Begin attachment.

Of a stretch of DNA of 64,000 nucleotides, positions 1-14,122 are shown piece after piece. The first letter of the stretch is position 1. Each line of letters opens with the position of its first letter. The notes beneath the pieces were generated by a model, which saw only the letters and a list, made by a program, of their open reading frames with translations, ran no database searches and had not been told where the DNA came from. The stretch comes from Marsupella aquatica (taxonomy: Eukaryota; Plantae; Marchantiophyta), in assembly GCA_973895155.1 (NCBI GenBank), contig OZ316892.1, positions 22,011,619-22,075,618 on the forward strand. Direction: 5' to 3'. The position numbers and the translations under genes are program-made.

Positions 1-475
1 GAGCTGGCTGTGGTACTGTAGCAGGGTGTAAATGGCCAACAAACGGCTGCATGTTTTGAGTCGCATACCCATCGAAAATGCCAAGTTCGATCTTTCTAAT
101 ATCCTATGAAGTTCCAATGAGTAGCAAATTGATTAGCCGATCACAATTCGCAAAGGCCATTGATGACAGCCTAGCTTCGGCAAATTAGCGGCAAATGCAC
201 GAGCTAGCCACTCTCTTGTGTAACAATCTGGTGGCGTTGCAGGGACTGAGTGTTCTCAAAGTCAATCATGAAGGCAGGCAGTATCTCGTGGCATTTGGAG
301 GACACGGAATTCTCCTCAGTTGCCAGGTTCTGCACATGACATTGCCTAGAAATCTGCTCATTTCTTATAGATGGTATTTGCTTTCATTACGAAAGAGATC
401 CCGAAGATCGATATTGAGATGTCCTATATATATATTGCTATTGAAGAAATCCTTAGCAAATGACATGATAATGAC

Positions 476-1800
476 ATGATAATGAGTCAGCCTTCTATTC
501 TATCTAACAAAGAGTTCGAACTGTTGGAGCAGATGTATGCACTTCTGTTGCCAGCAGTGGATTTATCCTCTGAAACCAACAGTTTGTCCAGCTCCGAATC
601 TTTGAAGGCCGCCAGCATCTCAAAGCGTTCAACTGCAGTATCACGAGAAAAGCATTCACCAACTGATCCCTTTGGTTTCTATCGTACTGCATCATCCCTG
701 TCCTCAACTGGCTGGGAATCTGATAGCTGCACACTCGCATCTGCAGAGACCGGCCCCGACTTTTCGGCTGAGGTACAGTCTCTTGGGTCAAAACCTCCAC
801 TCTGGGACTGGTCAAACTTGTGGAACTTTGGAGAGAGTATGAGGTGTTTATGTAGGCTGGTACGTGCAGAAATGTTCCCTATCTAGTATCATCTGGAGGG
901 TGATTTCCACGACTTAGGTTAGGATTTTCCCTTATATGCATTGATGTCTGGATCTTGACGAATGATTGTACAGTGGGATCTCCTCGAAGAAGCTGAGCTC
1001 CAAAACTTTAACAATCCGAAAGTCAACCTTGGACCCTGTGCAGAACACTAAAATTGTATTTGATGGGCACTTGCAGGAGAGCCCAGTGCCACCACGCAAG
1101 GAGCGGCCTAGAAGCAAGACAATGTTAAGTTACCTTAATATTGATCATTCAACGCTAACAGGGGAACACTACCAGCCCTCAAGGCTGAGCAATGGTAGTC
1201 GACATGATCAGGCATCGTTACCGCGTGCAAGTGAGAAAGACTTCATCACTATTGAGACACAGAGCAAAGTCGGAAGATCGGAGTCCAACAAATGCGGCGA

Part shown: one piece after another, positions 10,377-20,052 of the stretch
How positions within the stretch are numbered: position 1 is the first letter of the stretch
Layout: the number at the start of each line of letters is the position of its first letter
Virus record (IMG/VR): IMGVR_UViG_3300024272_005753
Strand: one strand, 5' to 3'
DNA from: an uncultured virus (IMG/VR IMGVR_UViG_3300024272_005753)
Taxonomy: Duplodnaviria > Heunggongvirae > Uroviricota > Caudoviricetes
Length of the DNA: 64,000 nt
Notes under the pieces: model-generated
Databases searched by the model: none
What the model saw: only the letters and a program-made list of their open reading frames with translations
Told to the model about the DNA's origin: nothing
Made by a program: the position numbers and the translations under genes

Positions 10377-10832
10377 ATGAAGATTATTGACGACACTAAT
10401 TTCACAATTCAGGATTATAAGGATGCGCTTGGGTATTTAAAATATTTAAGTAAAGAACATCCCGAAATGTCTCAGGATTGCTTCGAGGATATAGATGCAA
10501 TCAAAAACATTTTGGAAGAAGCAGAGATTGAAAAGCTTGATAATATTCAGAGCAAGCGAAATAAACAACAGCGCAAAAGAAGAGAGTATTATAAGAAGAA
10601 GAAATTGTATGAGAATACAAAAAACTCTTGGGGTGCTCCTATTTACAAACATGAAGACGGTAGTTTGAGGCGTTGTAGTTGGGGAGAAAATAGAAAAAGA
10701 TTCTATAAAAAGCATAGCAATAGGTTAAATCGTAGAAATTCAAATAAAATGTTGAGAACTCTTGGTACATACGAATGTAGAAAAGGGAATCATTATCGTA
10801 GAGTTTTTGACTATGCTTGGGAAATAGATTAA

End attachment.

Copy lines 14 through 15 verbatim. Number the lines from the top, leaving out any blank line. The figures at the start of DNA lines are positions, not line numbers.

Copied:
901 TGATTTCCACGACTTAGGTTAGGATTTTCCCTTATATGCATTGATGTCTGGATCTTGACGAATGATTGTACAGTGGGATCTCCTCGAAGAAGCTGAGCTC
1001 CAAAACTTTAACAATCCGAAAGTCAACCTTGGACCCTGTGCAGAACACTAAAATTGTATTTGATGGGCACTTGCAGGAGAGCCCAGTGCCACCACGCAAG